A new startup has emerged from stealth mode, promising a software capable of aiding designers in enhancing their parts for additive manufacturing (AM) in ways that go beyond generative design and topology optimization. Additive Flow’s newly announced FormFlow software is meant to allow engineers to quickly modify their models for AM in ways that maximize their performance characteristics along a variety of criteria.
Founded in 2017 by Alexander Pluke and Charles Fried, Additive Flow is made up of a team of artificial intelligence and architecture specialists. Its FormFlow software is meant to aid in the parametric design of parts for AM by allowing users to define multiple parameters to optimize a printed object in terms of geometry, process and material.
For instance, users can simultaneously simulate a model demonstrating physical properties equal in all directions (isotropic), as well as with physical properties maximized in the vertical and horizontal directions (orthotropic). This will then inform the direction in which a part is printed, sideways or standing upright.
The model can also be simulated as made from different materials. Other details the software can generate include productivity, cost, and performance outcomes based on design and process recommendations. As Additive Flow describes it, FormFlow “puts the right material, with the right properties, in the right place.”
In the design of a bridge with Royal HaskoningDHV and DSM, Additive Flow generated designs that were isotropic and orthotropic, printed upright and sideways. The resulting design was seven times lighter than a solid object, with the orthotropic solvers improving performance by 20 percent compared to an isotropic model. Additive Flow also worked with Royal HaskoningDHV to establish a repeatable workflow for performing model optimization in a shorter period of time.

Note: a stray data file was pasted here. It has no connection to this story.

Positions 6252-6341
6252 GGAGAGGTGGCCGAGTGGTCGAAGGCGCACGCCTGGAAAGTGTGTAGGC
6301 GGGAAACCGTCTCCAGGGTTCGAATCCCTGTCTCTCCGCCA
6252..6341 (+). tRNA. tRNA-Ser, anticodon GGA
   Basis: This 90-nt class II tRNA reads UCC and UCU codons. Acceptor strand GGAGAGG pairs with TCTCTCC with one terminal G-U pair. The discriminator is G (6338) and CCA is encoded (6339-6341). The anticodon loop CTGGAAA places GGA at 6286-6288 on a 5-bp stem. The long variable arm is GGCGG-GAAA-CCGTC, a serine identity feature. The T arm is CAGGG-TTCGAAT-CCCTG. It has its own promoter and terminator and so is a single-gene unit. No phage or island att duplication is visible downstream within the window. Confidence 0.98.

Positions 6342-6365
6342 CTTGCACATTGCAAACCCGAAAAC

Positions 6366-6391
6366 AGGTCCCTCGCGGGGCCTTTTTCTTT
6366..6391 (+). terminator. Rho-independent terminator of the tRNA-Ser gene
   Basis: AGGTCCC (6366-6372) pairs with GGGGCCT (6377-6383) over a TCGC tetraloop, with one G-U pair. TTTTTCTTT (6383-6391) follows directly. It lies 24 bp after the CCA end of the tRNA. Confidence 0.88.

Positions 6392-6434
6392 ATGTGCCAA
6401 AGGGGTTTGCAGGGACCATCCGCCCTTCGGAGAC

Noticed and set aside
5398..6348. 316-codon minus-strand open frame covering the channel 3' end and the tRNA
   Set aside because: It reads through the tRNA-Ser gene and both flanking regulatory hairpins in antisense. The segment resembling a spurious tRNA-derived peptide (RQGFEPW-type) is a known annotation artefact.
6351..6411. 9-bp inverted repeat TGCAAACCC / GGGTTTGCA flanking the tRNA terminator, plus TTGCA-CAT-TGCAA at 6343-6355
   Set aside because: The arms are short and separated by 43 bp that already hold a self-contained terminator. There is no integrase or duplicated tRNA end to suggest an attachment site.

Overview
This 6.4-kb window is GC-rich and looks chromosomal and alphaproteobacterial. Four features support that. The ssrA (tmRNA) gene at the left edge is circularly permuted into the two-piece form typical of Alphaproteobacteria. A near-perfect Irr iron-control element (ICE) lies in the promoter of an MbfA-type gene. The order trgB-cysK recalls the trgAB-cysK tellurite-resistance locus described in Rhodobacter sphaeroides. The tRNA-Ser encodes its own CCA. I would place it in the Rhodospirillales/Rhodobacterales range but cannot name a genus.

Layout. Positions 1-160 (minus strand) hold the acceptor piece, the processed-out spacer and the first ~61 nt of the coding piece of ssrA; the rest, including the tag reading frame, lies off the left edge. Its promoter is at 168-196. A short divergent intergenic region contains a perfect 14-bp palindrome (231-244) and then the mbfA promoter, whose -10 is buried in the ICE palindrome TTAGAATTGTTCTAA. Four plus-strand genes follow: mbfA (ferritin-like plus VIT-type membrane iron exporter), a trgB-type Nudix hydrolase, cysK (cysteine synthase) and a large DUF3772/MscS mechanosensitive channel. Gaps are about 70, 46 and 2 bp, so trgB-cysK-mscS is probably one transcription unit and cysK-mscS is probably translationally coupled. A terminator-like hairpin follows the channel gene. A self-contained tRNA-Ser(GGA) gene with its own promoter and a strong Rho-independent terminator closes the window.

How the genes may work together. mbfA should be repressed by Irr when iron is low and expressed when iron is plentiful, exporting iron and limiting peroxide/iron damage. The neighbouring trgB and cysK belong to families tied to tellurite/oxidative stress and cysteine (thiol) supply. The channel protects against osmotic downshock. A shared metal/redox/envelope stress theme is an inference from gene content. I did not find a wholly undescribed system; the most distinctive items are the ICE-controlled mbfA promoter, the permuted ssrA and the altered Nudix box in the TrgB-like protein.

By including all of this information, FormFlow seems to go beyond typical generative design tools. Typical generative design software generates a number of design options based on such characteristics as weight and the ability to carry a certain load. However, these tools may not account for the anisotropic properties of 3D printing, in which the vertical axis is weaker than other axes. In turn, depending on the software, the printed geometries may not perform as simulated. Additive Flow describes the solvers within its software, however, as “additive aware.”
Designing for additive is no easy task. Of course, this is coming from someone with absolutely no CAD experience, beyond some free and open source tools. However, even professional engineers don’t necessarily know what it takes to make a design right for 3D printing. In part, this is because manufacturing engineers have long been taught to ready their ideas for traditional production technologies.
This means keeping in mind certain constraints, such as limiting complexity in order to reduce the cost of molds and minimizing defects or integrating the gate location in injection molded products. In many ways, engineers have to unlearn a lot of design features they take for granted with traditionally made parts and replace them with a whole new set of design features.
While FormFlow doesn’t seem to address everything that someone would need to know in order to begin applying AM to their product design practice, it may make achieving high-performance, 3D printable designs easier. For instance, Evonik’s new software is able to determine if a host of parts would make good candidates for 3D printing in the first place. It would also be helpful to have a software that can automatically turn a multi-unit assembly into a single printable object. However, once those design decisions are made, FormFlow could further optimize their geometry for the best performance in the best material.
FormFlow certainly seems to have some benefits over existing generative design software, such as Netfabb from Autodesk and Siemens NX, which do not provide as much information as FormFlow seems to at the moment. However, those CAD developers are much, much, much larger, so there’s no telling when Netfabb or Siemens’ Frustum kernel will be able to offer the same capabilities. Who knows, maybe we’ll even see Additive Flow snatched up by some CAD giant in the coming years or even months.
At the moment, Additive Flow is taking FormFlow to market on a project consultancy basis, with the software customized depending on the customer’s needs. The company plans to deliver a license model for its software later this year.
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